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September 28, 2018
Team: Sellen Construction, general and concrete contractor; NBBJ, architect; MKA, structural engineer; Stoneway Concrete, ready-mix supplier
The Spheres are a product of innovative thinking between the owner and design team through an extended conversation about what’s typically missing from urban offices: a direct link to nature.
The Spheres are a place where Amazon employees can work and interact in an environment more akin to a garden than an office an alternative workplace that fosters collaboration and innovation.
The facility is intended to delight, both inside and out. For the uninitiated visitor, it is an unexpected surprise in the cityscape. Views of its interior garden and accessible exterior landscape benefit the entire community, but particularly surrounding neighbors. For employees, it is the stimulus for serendipitous connections and a shared place where they are invited to think and work differently.
Separate structures support the exterior envelope and the five interior floor levels. This separation allows the self-supporting external shell to be as light and transparent as desired. The design team sought a unique structural system for the enclosure that would be modular and repetitive so that it could be largely fabricated off-site, but also highly organic in appearance to reflect the interior use.
The selected pattern was derived from a “Catalan” solid known as a pentagonal hexecontahedron. Essentially, a single pentagon of set dimensions is arrayed 60 times to form a complete sphere.
The enclosure structure and glazing system continues uninterrupted to street level so that the three spheres appear to be partially buried.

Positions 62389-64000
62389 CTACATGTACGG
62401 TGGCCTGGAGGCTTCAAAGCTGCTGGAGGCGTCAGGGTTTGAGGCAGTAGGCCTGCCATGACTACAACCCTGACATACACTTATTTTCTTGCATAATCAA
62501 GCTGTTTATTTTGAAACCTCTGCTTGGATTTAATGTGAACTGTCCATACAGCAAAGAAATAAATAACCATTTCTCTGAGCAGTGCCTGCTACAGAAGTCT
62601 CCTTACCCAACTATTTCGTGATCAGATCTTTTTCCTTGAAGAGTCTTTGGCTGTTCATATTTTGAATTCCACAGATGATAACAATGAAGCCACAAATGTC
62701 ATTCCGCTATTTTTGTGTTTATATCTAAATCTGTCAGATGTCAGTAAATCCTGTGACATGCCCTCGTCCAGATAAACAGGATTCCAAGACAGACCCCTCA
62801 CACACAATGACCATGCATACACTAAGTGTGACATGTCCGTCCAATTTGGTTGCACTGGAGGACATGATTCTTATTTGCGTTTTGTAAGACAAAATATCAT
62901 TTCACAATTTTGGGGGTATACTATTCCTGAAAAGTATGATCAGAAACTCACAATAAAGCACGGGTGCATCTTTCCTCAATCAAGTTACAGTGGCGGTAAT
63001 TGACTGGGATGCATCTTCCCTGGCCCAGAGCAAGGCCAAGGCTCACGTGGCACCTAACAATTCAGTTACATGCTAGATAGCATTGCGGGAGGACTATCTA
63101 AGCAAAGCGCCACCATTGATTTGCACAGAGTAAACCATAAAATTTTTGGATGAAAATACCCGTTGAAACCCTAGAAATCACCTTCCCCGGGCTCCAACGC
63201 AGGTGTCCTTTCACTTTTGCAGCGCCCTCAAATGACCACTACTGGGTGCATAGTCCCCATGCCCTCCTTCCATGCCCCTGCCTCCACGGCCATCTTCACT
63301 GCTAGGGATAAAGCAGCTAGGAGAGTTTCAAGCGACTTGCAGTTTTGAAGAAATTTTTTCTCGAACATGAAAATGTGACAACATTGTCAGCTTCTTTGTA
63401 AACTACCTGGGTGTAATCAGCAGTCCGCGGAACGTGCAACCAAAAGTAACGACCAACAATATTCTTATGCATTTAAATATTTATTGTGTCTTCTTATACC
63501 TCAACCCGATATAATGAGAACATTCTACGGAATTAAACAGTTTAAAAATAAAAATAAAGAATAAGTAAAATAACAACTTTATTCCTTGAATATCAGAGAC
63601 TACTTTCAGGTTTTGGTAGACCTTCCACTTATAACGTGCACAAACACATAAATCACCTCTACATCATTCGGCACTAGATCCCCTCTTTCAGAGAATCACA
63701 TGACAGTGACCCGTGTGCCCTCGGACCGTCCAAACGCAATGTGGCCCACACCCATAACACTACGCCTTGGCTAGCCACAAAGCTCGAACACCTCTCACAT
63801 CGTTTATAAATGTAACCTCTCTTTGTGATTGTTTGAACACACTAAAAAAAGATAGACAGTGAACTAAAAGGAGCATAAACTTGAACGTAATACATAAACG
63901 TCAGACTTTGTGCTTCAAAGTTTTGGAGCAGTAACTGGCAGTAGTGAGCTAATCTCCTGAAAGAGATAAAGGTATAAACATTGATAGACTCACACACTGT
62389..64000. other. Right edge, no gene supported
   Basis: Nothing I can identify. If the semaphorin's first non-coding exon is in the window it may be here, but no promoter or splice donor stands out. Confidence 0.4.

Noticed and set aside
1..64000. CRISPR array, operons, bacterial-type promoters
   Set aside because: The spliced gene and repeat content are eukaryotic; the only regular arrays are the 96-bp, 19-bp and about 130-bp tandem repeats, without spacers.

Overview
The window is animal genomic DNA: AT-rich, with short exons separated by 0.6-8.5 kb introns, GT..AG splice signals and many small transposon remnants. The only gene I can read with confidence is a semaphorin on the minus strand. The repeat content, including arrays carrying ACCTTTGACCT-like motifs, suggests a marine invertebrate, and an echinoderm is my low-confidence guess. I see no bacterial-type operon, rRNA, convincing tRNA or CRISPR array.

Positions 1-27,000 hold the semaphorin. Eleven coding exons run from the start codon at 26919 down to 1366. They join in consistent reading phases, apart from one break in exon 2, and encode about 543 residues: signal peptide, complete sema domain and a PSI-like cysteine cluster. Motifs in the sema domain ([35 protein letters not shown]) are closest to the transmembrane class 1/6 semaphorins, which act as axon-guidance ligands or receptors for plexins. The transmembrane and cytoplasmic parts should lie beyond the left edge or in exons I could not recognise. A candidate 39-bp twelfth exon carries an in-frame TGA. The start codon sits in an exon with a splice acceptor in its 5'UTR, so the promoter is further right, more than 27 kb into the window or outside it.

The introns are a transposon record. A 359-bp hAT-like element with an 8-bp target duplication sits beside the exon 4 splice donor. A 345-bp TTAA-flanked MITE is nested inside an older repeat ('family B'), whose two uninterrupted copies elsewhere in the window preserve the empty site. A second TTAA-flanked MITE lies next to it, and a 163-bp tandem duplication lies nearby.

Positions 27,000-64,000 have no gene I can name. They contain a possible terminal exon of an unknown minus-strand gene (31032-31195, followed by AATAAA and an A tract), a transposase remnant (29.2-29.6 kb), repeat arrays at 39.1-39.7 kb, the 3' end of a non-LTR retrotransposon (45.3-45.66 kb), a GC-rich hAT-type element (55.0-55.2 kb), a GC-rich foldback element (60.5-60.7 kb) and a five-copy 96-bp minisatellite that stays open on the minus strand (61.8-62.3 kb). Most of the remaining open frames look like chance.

The project is both an experiment and a legacy project. The Spheres has an iconic structure recalling a traditional domed conservatory but is the product of design and engineering innovation.
Less visible from the outside is a five-story, independent concrete structure inside the Spheres made with 12 million pounds of concrete reinforced by 2.5 million pounds of rebar. Undulating concrete floor edges swim past the Catalan structure or pull away to create dramatic spaces. Two concrete shear cores resist seismic loads.
While the typical concrete shear core is rectangular-shaped and rough construction, these concrete cores were shaped like a football and a guitar pick with an exposed finished surface. The design team also wanted the structure to be a sculptural feature. The curved forms were over-sized by 2 inches, and form-liner pieces were used to impress a tree pattern climbing up the core.
Concrete also became the material to form the planter beds in the conservatory areas. These planters curve, swoop and dive to create spaces for introspection, conversation or exploration.